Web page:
Limited-Edition MoroderNova Synthesizer Now Shipping


Novation let us know that their limited-edition MoroderNova – a new version of the MiniNova that synth patches and styling inspired by Giorgio Moroder – is now shipping. 

The numbered run of 500 signature MoroderNovas have a custom design, branded with Giorgio’s signature ‘moustache and shades’ insignia, and featuring silver/black styling.

Novation says that its sound designers have created patches to match the original Moroder sounds, from the timbres of Moroder’s disco classics with bands such as Sparks and Donna Summer, to the sounds of the Top Gun and Scarface soundtracks, and his recent work with Daft Punk.

Here’s what Novation says about the MoroderNova release:

They’re out there.

The only 500 Limited MoroderNova Synthesisers in existence are currently on their way to dealers – right now – and you’re the first to know about it.

They’ll be landing in the next week.

Authorised Novation dealers know whether to expect some, so now’s the time to go searching.

You have a week’s head start over everyone else, good luck and happy hunting.

Pricing and Availability

The Novation MoroderNova is available now in a limited edition of 500 units. Suggested retail price is $624.99 (MAP $449.99),


21 thoughts on “Limited-Edition MoroderNova Synthesizer Now Shipping

  1. Unless you are a die-hard Moroder fan, I can’t really see the point of this. Its not going to increase in value. It more of a promo item for his latest album.

  2. Who put this damned thing in the dryer and shrunk the keys?? Nine out of ten doctors agree that mini-keys will shrivel your genitalia, mainly because they own Fatar stock.

    1. The mini key thing is getting sooo obnoxious. Complaining about the keys on a product that came out 4 years ago.. a bit much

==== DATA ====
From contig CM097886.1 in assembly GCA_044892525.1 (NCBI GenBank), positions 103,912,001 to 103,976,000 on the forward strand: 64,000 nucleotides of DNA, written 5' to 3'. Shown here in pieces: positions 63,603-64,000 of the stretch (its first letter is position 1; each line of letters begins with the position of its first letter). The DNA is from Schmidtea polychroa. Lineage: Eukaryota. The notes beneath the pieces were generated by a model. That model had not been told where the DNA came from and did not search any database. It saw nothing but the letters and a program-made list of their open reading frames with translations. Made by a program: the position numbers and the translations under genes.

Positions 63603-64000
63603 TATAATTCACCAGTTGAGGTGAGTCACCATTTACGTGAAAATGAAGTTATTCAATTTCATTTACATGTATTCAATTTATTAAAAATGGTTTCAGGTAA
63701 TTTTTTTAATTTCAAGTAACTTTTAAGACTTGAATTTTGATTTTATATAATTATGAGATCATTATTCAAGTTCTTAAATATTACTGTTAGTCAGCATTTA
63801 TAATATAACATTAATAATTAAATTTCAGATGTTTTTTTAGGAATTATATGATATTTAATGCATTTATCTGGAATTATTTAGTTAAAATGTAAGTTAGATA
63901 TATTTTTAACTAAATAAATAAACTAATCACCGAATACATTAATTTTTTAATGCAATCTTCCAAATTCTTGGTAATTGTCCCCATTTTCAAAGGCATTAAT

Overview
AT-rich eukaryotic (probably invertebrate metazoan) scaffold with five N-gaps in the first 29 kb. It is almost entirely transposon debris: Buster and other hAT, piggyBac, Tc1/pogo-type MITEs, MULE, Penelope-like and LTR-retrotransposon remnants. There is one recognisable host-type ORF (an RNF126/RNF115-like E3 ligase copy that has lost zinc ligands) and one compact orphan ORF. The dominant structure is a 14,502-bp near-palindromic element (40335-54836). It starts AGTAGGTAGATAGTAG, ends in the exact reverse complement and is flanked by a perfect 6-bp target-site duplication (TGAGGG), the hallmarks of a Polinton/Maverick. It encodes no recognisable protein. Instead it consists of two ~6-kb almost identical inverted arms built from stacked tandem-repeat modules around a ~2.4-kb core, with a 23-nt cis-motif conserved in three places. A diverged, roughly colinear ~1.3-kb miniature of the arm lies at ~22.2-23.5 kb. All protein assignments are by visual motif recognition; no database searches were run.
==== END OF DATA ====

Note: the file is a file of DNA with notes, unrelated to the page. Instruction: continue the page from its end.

1. Agree. Get over it. Mini-keys are popular with both consumers and many professional musicians.

        So like it or not, they will continue to appear on new products.

        People complaining about them won’t change the fact that more like them then don’t, otherwise companies would not make them.

        1. I think this would stand up if we often heard users rejoice at a new mini-key synth, but they don’t; do they?

          My opinion has always been, if you are making a synth with mini-keys then make it a sound module, with class compliant USB MIDI; so it is an easy process to sell a sound module with a market full of USB connected and powered keyboards – you could have a option of selling the sound module with your own USB keyboard – mini-keys or otherwise – for the odd dumbo who can’t get their head around plugging a cheap USB keyboard in, if such people exist in a mobile world!?

          The issue with mini-keys is strong. I don’t see an issue if a young person is making a conscious decision to play mini-keys only as a instrument – they can get very good at that for a low cost. Yet when we watch a good keyboard player on mini-keys their skill falls apart, they seem to adapt well to a mono-solo, but they can’t get those hand shapes right for chord play – very hard to get into a meaningful flow state when someone is adapting play. So we are selling them a cheap synth which is ironically overpriced, as it has a keyboard attached that they will never use, and it looks like a toy in a professional setup, because it is shaped like a toy-piano.

          Mini-keys have their place, just like mini-guitars – it is an early entry point to a real instrument for a child with small hands – and that is all, yet that is often seen as a bad call – some say, teach them the real thing or nothing. A toy-piano is called a toy, because it is pretending at being the real thing in size, shape and tone – so we need to call these thing “toy-keys” and not “mini-keys”. It is a really a question of profession consistent tools for consistent profession creative people.